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Tunnels at the heart of Sydney transport vision Oct 2012
Peter Kenyon, TunnelTalk
As Sydney prepares to award the major underground construction contract for 15.5km of twin running rail tunnels, attention has shifted to a vision for the historic city's highway network. Last year the Australian Government created Infrastructure New South Wales to advise it on priority projects. As a result of its recommendations projects comprising 30km of traffic tunnels are now set to advance towards the design, planning and funding stages.
Australia has committed funding towards a new and upgraded 33km highway link in western Sydney that includes 14km of tunnels and up to 4km of cut-and-cover and open-cut excavation.
  • Fig 1. Concept alignment for West Connex Project

    Fig 1. Concept alignment for West Connex Project

  • Gaps in Sydney's major traffic arteries

    Gaps in Sydney's major traffic arteries

The Government has given top priority to and committed Aust$1.8 billion in funding towards construction of the newly-named Aust£10 billion West Connex Project, which integrates key elements of three long-standing projects that have been stuck in the pipeline for more than a decade.
Following detailed recommendations on a 20-year transport strategy released last week (October, 2012) by the Government's transport advisory body Infrastructure New South Wales (INSW), three road projects in Sydney have been given priority status. They are:
1. The West Connex Project (Fig 1), which includes key elements of long-standing proposals for an Inner Western Bypass, M5 widening and M4 extension, and comprises:
• Extending the M4 6.4km eastwards towards the city through the suburbs via a mixture of cut-and-cover tunnels and open cut excavations.
• Construction of new 5.3km-long twin tunnels to link the extended M4 and the M5 to the south, and provide better access to Sydney Airport.
• Widening the M5 and constructing a duplicate of the existing 3.8km-long M5 eastern-running tunnel, which cannot handle current traffic levels headed into the city.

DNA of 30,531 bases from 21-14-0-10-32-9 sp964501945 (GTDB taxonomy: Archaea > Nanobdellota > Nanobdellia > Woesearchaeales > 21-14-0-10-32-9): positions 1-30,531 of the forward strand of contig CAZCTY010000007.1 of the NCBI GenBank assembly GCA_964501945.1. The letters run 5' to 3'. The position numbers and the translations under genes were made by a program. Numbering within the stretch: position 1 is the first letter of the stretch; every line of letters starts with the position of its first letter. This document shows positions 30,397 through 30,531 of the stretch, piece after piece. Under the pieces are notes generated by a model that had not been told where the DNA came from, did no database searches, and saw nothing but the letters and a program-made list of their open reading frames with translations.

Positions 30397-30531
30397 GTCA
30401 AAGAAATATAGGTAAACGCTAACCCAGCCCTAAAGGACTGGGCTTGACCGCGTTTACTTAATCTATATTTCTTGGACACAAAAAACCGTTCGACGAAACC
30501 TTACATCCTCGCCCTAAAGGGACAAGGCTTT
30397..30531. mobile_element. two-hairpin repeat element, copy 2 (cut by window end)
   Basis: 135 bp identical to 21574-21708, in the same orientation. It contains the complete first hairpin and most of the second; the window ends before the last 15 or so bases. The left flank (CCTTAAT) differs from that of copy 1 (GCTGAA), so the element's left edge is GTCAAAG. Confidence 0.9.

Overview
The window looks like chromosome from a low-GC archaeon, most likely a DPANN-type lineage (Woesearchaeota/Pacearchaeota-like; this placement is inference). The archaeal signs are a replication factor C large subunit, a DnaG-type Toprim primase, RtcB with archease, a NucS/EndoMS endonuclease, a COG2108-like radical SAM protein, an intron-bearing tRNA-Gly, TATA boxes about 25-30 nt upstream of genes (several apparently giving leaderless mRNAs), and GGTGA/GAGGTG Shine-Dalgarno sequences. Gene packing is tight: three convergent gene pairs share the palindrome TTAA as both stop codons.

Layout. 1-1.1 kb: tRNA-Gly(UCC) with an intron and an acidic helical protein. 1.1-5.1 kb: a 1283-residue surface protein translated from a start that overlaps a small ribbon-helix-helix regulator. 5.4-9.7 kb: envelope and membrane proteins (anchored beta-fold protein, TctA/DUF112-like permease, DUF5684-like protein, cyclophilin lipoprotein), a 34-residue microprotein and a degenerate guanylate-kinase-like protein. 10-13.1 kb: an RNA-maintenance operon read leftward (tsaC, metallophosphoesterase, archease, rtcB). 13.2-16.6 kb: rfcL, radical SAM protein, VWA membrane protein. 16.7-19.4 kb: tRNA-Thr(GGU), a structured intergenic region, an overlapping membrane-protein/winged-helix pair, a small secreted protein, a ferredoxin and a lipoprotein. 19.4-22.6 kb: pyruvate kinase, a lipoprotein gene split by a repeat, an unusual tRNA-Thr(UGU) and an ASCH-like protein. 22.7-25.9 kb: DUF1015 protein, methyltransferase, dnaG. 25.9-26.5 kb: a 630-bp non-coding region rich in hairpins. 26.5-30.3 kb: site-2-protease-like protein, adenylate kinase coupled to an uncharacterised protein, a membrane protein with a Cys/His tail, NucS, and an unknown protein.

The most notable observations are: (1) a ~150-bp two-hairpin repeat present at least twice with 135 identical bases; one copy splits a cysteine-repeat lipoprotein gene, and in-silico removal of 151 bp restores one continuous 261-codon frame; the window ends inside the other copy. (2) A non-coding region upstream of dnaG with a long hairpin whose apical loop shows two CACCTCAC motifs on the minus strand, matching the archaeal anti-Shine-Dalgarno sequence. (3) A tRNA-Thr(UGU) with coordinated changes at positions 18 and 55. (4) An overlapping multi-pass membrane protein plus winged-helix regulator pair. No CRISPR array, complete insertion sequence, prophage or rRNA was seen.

West Connex concept video from INSW

The original M5 East and West tunnels were constructed in the 1990s by the Baulderstone/Hornibrook/Bilfinger/Berger JV with Hyder Consulting and Jacobs Associates as project excavation and design consultants. They were constructed as flat-roofed 3.8km twin dual-lane tunnels with a 700m cut and cover river crossing. Six roadheaders were used to drive through ground consisting mostly of Hawkesbury sandstone, at an average advance rate of 6m/day.
Under the new integrated West Connex proposal, which still requires the necessary permissions and remains at concept stage, the M4 would extend towards the city centre along the existing Parramatta Road via a 6.4km mixture of cut-and-cover tunnelling, excavated slots and surface alignments. From here it would continue west towards the city and south via the proposed new two or three lane twin 5.3km tunnels, to connect with the M5.
Excavation and support methods for the main M4-M5 link tunnel are yet to be determined, but given the likely alignment's suburban location and the need for careful monitoring of ground movement, use of TBMs is likely.

Cut and cover tunnels and slot excavations will extend the M4 eastwards along Parramatta Road, one of Sydney's oldest and busiest east-west traffic arteries

"The State Infrastructure Strategy identifies West Connex as the State's highest priority project. The New South Wales Government's support of the project is the start; there is now a lot of work that needs to occur to inform the business case which will be finalised by the middle of next year [2013]," INSW spokeswoman Sandy Olsen told TunnelTalk from Australia.
She added: "This work will include route development, community consultation, preliminary environmental assessment, construction timetable, tolling and finding funding solutions. The business case will also propose strategies for future planning approvals, procurement and delivery. A Sydney Motorway Project Office is being established following the Government's announcement."